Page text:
Although there are no new applications for dozers, there have been shifts in applications. The increased use of dozers for finish grading has already been mentioned. The strong energy market has also boosted demand for dozers to serve the oil and gas industry. Deere introduced two new models to meet this demand, the 1050PL 170 and 1050PL 220.
The 1050 has been a workhorse in the Deere lineup for some time, but these new additions are purpose-built for pipelaying. The “PL” indicates a machine set up to easily accept a side boom. The 170 and 220 relate to the maximum lift capacity of 170,000 and 220,000 pounds. All side boom functions are controlled with a single joystick to reduce operator fatigue. Deere added a skylight to the purpose-built cabin, so operators have clear line of sight to the pipelayer boom. The track gauge is extended for greater stability. Horstman says the pipelayer-ready platform allows a one- to two-day installation time for a pipe-laying package versus two to three weeks if a standard dozer is rebuilt for the purpose.
Compact equipment a threat?
In recent Machine Matters, we’ve discussed the realignment in market share as skid steer and compact track loaders and, to a lesser extent, compact wheel loaders tussle for sales volume. We’ve also covered the use of larger, more powerful compact equipment to do what had been tasks solely given to dozers. The largest compact wheel loaders, for example, are being used for dozing chores. So are the largest compact machines starting to cut into sales of the smaller dozers?
“We’re not seeing that,” says Anetsberger. “Sales of the D37 and D39 Series remain healthy.”
“CTLs are very versatile,” adds Horstman. “They’re good on and around finished surfaces and can get over a curb without damaging it. But for moving large volumes of material, a dozer remains the right choice.”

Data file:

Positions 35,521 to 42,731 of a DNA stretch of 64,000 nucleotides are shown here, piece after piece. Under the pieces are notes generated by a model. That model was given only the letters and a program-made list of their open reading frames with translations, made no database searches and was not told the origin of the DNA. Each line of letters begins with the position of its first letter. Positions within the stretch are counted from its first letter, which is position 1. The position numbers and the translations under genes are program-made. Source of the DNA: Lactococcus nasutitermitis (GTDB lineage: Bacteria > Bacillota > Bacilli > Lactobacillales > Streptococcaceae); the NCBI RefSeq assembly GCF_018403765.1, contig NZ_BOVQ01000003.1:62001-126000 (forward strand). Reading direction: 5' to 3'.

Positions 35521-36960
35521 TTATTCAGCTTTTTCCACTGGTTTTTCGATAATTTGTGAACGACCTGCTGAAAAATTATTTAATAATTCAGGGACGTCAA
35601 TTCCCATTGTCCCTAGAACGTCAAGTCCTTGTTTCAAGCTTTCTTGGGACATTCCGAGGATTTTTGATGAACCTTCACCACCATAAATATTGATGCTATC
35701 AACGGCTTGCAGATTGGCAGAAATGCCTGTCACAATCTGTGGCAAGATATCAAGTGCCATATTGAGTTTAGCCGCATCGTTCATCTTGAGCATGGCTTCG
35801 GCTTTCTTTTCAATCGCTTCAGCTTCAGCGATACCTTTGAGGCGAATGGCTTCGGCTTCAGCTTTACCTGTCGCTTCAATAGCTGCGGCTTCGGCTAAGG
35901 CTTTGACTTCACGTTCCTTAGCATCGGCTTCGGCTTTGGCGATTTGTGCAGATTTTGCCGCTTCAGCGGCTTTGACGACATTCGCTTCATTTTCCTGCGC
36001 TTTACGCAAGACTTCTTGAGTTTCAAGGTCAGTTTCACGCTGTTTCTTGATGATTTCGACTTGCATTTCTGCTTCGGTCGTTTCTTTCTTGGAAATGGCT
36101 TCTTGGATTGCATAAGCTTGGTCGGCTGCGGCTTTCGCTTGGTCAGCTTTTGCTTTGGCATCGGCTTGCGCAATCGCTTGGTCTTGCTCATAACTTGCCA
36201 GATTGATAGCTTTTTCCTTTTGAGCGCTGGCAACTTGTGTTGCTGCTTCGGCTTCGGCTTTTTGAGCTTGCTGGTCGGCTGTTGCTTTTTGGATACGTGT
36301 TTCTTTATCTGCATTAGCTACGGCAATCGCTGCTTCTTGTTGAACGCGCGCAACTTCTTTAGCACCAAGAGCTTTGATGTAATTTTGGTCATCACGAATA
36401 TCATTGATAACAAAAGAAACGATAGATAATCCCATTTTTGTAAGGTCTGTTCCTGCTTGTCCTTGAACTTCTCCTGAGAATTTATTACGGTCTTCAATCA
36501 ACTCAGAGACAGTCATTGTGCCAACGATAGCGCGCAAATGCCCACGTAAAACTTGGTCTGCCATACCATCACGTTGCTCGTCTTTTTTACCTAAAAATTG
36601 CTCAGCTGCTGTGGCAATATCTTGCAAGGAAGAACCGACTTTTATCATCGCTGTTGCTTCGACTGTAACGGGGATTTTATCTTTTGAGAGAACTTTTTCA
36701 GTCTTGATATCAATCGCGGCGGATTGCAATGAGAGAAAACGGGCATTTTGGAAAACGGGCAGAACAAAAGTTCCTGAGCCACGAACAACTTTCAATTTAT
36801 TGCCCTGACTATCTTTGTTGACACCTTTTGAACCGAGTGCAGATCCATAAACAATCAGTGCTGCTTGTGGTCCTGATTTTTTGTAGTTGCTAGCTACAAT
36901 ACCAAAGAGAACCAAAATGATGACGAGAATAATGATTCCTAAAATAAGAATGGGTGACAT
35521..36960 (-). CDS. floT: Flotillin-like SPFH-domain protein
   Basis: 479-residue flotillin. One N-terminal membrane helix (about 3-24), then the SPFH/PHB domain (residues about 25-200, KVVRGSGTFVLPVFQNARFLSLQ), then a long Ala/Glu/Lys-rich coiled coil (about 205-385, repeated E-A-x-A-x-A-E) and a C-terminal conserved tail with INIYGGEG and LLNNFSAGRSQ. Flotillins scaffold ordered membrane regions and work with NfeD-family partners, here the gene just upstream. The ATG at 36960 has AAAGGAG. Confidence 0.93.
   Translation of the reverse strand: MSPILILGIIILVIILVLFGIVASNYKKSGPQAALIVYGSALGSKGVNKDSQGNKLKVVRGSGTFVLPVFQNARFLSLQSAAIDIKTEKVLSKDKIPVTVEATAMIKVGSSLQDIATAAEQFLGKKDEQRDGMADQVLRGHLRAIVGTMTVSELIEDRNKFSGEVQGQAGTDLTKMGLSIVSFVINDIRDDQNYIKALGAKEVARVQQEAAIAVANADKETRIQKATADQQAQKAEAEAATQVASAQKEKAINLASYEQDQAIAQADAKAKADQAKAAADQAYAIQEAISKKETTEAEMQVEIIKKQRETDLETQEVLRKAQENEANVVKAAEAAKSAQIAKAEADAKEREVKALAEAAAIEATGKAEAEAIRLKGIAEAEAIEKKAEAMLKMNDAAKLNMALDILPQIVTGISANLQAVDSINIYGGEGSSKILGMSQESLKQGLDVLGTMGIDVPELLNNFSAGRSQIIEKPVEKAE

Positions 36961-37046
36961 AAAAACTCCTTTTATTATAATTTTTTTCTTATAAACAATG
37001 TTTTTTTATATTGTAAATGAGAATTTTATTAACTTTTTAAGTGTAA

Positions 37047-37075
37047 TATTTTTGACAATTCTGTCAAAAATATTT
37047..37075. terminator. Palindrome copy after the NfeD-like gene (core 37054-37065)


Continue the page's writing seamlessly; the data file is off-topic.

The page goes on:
The one thing
We asked our subject matter experts to cite one thing dozer owners and operators could do to improve their experience and enhance the machine’s value. Horstman’s advice was to use Eco mode as the standard, rather than a fallback for special conditions. “Deere’s Eco Mode will never sacrifice performance since the engine automatically increases the power level as the blade load increases. You get up to 20 percent fuel savings with no loss of production,” says Horstman. In fact, he says, production may actually increase because of reduced track slippage.
Anetsberger said owners should look beyond the machine. “Yes, the dozer is more efficient. However, it is important to analyze the enhanced efficiency that the machine can bring to the entire worksite.” Part of that process is effective use of the data broadcast from the machine via telematics. “Measure and benchmark productivity. Replicate what works best. Use the data to improve training.”
Tolomeo says both operators and service technicians can benefit from a better understanding of undercarriages to maximize undercarriage life and reduce costs. “Proper maintenance and adjustment are key to extracting maximum value from the undercarriage.”